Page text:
It's easy to go with the flow while paying utilities each month. But revisiting your payments could save you money.

2. Take a second look at small automatic withdrawals
Smartphone apps make it super simple to sign up for a subscription, even if you didn't mean to. Check your account statements to make sure there aren’t any extra funds being taken out for an in-app subscription you are signed up to.

3. Download a tracking app
An app like Fudget makes it easy for you to track your savings goals. You can track your spending habits while viewing your progress toward your holiday savings fund. Having this information in app format allows you to track your spending from anywhere, right after you make a purchase.

4. Cook at home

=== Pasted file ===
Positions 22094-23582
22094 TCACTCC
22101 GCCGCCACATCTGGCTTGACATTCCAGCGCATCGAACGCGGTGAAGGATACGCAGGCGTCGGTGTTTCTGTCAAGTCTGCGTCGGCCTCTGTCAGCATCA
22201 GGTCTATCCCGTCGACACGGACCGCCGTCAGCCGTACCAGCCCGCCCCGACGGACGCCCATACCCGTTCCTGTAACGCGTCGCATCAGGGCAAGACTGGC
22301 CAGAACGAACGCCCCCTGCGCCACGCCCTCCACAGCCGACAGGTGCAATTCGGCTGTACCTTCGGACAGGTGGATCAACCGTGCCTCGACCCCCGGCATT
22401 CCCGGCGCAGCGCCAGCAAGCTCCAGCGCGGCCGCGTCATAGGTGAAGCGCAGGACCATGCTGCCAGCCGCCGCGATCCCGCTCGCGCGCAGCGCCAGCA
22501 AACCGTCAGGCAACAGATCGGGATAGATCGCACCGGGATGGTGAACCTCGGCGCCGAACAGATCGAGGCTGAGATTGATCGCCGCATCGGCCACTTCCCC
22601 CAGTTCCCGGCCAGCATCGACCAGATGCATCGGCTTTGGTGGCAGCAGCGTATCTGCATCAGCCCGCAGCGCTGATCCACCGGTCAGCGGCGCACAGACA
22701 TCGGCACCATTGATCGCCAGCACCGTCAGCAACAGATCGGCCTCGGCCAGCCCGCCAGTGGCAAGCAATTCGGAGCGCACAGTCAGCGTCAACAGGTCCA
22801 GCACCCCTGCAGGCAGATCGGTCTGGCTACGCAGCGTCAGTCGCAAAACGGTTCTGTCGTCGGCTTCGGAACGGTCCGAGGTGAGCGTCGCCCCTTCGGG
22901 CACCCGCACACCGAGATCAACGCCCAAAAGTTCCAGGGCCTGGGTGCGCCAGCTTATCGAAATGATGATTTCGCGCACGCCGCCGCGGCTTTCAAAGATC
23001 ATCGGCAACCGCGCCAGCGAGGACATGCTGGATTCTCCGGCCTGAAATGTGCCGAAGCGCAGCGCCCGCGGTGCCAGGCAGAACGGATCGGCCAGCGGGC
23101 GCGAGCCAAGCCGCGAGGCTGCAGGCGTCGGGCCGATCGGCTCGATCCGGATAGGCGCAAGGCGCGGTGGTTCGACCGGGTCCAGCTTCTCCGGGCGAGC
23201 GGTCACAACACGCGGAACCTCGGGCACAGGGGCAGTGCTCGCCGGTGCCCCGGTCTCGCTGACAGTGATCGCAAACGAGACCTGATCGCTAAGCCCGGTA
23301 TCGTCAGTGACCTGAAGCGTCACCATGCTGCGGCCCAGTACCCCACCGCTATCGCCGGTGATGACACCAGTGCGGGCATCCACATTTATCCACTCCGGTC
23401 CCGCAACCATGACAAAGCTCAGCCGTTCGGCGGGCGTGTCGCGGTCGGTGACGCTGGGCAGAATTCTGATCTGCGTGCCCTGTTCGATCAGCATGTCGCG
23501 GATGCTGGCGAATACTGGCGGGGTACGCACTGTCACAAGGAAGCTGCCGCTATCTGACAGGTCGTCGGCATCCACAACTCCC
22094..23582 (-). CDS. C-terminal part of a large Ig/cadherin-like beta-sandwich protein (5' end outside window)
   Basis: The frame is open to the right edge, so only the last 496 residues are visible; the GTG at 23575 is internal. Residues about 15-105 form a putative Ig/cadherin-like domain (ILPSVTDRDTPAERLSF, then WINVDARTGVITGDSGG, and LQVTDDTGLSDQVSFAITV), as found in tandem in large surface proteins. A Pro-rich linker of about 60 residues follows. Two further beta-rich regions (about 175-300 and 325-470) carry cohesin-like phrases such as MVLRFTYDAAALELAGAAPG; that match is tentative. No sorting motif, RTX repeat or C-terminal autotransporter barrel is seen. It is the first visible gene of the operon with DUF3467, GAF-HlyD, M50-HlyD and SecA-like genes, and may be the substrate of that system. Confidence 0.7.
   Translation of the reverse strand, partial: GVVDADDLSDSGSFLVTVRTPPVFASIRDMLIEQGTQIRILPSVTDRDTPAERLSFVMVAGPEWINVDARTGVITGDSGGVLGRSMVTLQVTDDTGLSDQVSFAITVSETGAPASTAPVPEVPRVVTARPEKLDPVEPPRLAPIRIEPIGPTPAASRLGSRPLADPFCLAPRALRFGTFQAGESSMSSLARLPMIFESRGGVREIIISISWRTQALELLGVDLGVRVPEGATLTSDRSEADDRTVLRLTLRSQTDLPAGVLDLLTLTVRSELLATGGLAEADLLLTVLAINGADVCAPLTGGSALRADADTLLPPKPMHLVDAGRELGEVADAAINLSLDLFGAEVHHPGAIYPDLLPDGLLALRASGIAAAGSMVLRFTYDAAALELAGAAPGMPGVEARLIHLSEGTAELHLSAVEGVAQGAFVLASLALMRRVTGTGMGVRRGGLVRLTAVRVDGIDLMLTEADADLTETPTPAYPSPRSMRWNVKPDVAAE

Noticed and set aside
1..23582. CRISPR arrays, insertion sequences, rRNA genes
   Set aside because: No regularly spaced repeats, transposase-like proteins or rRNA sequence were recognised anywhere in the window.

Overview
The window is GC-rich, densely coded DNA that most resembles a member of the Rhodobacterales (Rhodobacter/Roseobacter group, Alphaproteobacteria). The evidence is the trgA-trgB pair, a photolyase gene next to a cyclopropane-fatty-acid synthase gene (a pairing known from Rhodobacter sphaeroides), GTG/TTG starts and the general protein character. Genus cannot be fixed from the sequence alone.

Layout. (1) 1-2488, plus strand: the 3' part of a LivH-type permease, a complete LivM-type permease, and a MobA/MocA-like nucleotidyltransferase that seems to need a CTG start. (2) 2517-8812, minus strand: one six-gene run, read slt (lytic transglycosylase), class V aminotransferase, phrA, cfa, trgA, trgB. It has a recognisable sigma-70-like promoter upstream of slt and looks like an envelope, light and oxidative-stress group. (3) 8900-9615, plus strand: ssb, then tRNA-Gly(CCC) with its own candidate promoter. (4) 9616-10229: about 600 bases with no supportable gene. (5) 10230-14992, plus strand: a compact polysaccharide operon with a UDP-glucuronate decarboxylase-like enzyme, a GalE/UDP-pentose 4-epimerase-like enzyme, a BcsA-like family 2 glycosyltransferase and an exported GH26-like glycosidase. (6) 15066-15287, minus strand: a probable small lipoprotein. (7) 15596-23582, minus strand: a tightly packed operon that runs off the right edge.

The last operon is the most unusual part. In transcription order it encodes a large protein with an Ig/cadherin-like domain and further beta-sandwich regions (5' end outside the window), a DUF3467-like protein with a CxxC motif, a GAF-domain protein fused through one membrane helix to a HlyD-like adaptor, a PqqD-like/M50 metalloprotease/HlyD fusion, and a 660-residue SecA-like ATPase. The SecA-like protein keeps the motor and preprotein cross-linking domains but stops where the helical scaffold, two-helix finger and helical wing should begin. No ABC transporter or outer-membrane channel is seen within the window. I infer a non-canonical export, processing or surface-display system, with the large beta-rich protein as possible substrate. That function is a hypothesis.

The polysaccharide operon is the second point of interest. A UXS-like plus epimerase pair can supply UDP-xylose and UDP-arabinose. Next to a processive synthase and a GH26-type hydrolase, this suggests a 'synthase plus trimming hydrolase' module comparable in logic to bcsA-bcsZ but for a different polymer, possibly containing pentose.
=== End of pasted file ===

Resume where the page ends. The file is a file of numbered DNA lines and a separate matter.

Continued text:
Australian households spend an average of $94 per week on restaurants, the 2017 Eating Out Survey showed. Cooking at home and saving that large sum each week can help grow your holiday savings.

5. Managing your money
Apps like pocketbook help you manage your money and stop you from blowing your budget. Pocketbook automatically pulls information from your bank accounts, credit cards and other financial institutions to give you a single view of your spending. You can also incorporate other data, which are key to your spending – such as invoices, bills and locations.

6. Cut out one monthly spending habit
Do you try to see one movie a month? Splurge on a fancy cocktail night? Allow yourself one shopping trip? While saving for a holiday, cut out one of these extra expenses that you don't absolutely need. Even if you save between $50-100 each month, that can add up to a lot of extra cash for your holiday.

7. Plan a short-term budget
Lastly, use these tips to plan a detailed budget. Use an Excel spreadsheet or online tool like QuickBooks and outline the maximum amount you can spend in each category over the next few months and stick to it. This will help you stay on track.